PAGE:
21st November 2017
This article assumes a lot of prior knowledge about the discussion of Wins Above Replacement, you can catch up here
First off, none of us are here without Bill James. We are all at our very best merely Chaucer or Joyce to his Shakespeare. All sabermetrics predating him flowed into his work and all sabermetrics after him carries echoes of his work.
To the discussion at hand.
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Posted in Academics, Advanced Stats, Baseball-Reference.com, Stat Questions, Statgeekery, Trivia, WAR | 1 Comment »
26th May 2017
When we launched our new site three months ago, one of the casualties was the neutralized stats tables we printed on player pages. Those tables were originally built using code that had grown increasingly unwieldy and were not something we'd be able to adequately maintain moving forward. That said, we're happy to announce that we have rebuilt these tables and added new features, as well.
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Posted in Advanced Stats, Announcement, Baseball-Reference.com, Data, Features, History, Play Index, Redesign, Statgeekery | 3 Comments »
14th March 2017
Based on 5,000 simulations, here is our 2017 NCAA Tournament Forecast. We have Gonzaga as the likeliest champion, and 10-seed Wichita State as the 14th-likeliest champ. Don't forget to check this out before you fill out your bracket!
Posted in Advanced Stats, Announcement, CBB at Sports Reference, Features | Comments Off on 2017 NCAA Tournament Forecast
5th January 2017
We all know Oscar Robertson became the only player in NBA history to average a triple-double when he averaged 30.8 PPG, 12.5 RPG and 11.4 APG in 1961-62. Though he didn't have the benefit of first-class air travel, modern nutrition and training techniques, he did have the benefit of playing for a team that averaged an estimated 124.9 possessions per game, while playing over 44 minutes per game. Though I don't want to diminish the stamina required to perform at a high level at such a frenetic pace, the point stands that there were more opportunities for a player to accumulate counting stats in 1962 than there are in 2017, where the average game has about 96 possessions.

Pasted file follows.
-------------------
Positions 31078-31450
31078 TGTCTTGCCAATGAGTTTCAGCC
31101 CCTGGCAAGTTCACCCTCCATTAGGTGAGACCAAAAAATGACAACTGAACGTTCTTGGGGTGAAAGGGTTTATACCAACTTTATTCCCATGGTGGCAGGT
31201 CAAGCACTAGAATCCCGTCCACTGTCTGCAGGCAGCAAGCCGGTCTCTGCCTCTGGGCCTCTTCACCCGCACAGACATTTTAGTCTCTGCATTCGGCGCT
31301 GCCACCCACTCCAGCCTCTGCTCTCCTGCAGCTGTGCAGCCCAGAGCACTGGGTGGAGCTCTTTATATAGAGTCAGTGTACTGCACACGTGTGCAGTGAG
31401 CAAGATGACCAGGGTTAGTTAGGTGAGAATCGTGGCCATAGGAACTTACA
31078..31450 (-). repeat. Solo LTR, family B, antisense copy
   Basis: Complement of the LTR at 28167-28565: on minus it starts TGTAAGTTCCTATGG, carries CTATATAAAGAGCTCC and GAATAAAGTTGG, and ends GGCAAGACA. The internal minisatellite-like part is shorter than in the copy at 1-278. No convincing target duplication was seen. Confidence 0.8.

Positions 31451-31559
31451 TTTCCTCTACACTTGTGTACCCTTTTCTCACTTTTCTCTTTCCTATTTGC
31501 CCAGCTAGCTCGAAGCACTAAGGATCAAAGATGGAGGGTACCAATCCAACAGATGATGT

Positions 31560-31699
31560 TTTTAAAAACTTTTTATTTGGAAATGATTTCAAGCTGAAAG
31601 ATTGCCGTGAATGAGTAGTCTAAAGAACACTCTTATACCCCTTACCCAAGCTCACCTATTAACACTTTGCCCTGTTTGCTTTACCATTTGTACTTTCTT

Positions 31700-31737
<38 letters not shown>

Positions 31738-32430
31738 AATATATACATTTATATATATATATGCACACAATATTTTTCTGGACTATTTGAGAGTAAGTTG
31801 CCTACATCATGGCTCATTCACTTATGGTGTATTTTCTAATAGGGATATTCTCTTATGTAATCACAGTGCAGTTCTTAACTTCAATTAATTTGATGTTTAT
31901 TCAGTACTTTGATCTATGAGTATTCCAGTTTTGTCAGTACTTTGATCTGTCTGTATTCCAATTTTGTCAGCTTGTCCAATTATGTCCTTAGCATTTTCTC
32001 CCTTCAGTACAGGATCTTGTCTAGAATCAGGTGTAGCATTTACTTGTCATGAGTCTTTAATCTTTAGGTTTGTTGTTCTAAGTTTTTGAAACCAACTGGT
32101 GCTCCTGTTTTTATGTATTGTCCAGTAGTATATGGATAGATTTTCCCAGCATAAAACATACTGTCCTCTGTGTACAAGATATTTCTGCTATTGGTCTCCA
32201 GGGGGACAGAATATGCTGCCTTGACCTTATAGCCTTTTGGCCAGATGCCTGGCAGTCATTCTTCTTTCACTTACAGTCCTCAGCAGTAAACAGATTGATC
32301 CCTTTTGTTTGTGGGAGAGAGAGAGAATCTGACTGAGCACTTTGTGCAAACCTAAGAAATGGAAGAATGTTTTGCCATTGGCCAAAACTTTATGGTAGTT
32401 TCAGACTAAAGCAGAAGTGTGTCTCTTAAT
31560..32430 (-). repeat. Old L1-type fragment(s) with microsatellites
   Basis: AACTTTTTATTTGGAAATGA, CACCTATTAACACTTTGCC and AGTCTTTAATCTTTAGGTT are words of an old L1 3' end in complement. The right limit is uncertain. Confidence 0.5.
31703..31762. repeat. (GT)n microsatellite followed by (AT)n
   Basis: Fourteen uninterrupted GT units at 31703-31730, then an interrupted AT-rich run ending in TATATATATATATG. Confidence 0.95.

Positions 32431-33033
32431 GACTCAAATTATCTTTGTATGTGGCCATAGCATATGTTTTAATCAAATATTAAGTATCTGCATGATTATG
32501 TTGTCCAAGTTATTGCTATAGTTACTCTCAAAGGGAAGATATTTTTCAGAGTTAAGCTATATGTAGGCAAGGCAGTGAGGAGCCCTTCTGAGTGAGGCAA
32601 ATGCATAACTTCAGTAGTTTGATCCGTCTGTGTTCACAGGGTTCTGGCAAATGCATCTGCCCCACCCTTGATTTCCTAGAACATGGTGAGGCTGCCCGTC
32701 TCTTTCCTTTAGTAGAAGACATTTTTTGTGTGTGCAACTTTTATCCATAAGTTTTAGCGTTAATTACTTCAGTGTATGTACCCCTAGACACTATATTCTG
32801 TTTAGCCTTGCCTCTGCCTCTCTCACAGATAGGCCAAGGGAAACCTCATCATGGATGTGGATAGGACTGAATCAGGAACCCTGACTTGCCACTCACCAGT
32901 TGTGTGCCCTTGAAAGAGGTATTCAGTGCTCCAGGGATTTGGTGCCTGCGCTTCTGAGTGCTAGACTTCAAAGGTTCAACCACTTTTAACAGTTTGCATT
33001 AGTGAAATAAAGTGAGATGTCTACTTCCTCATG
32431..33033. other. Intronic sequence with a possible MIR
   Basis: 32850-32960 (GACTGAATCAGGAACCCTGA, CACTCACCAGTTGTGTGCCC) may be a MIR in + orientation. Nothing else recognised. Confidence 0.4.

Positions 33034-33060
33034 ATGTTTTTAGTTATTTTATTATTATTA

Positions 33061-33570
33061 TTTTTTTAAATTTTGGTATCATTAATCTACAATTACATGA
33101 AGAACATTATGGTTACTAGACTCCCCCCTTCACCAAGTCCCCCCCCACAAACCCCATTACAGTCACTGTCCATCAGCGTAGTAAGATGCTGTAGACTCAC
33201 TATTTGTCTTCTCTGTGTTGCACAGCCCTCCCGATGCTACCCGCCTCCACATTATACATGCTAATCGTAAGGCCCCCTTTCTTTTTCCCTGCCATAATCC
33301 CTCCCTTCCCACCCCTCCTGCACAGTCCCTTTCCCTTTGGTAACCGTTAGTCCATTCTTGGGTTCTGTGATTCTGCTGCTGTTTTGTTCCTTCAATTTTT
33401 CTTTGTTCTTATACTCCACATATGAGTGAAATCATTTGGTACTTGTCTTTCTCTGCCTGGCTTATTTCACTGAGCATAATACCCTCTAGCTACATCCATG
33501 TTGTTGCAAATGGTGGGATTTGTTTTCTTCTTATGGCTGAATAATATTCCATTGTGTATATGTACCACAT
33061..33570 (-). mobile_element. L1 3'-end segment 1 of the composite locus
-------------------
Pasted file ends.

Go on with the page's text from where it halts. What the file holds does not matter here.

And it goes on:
Still, even if we adjust statistics to a Per 100 Possessions basis, few have ever matched Oscar's production. Robertson averaged an estimated 26.7 Pts, 10.8 Reb & 9.9 Ast per 100 possessions in 1961-62. At Basketball-Reference, we have estimated per 100 possessions statistics for every player back to 1973-74 (when the advent of tracking of offensive rebounds, among other stats, made the estimates more reliable). From 1973-74 to 2015-16, a total of just four player seasons (by three players) matched The Big O's Per 100 Possession statistics. They were by do-it-all forwards Grant Hill & LeBron James (twice) and then Russell Westbrook, last season. But, now, the 2016-17 NBA season has TWO players doing that. Russell Westbrook, in his most ridiculous form yet, and James Harden, who has emerged as the perfect player for Mike D'Antoni's relentless attack. But it's not that these guys are matching Robertson's production. They're obliterating it.
Let's first consider Westbrook's numbers.
And yet, saying that Westbrook is like a combination of peak Jordan's scoring with peak Malone's rebounding and peak Kidd's passing doesn't even do justice to how breathtaking his level of activity on the floor is.
As for Harden, the numbers aren't as eye-popping as Westbrook's, but his scoring and rebounding are roughly equivalent to peak LeBron James, except with 50% more assists thrown in. So, I guess that's pretty decent.
Tonight, the former teammates will square off for the 13th time in their regular-season careers, with each player owning six wins to this point
. Harden is currently the overwhelming favorite to the win the MVP Award, but it's still early. Anyways, with their matchup tonight, we just wanted to take the opportunity to gawk at their absurd 2016-17 seasons.
Posted in Advanced Stats, Announcement, Basketball-Reference.com, Data, History, Ridiculousness, Statgeekery | 1 Comment »
20th October 2016
At Sports Reference, we pride ourselves on having user-friendly search and navigation. We've heard a lot of frustration from Stats.NBA.com users unable to find what they're looking for in recent weeks. To that end, we've added links to Stats.NBA.com pages on our player pages. So you can now easily navigate to pages with features we're unable to provide, such as SportVU tracking stats for LeBron James, directly from Basketball Reference. These links now appear between our player Per Game stats tables and the player newsfeeds.
We hope this new addition makes for easier browsing of a wide range of basketball statistics.
Posted in Advanced Stats, Announcement, Basketball-Reference.com, Data, Features | Comments Off on Links to Stats.NBA.com Added to Basketball Reference Player Pages
13th October 2016
Good news for fans of zambonis, fighting, and the greatest video game of the 1990s: the NHL has finally returned! After a wild season last year, there are all kinds of juicy storylines to follow this year. Can the Pittsburgh Penguins become the first back-to-back Stanley Cup winners since the Detroit Red Wings of the 1990s? How will the San Jose Sharks bounce back from coming so close and falling short. Will Alex Ovechkin reach 1,000 goals? Can Connor McDavid build upon a promising rookie year and live up to the hype? What round of the Eastern Conference Playoffs will the Washington Capitals be eliminated in this year (I kid, I kid)?
This blog post will seek to answer none of those. Instead, this week, I wanted to dig into one of the major trends that's been sweeping across the NHL the last few years, among fans and front offices alike. I'm talking, of course, about the rise of advanced statistics.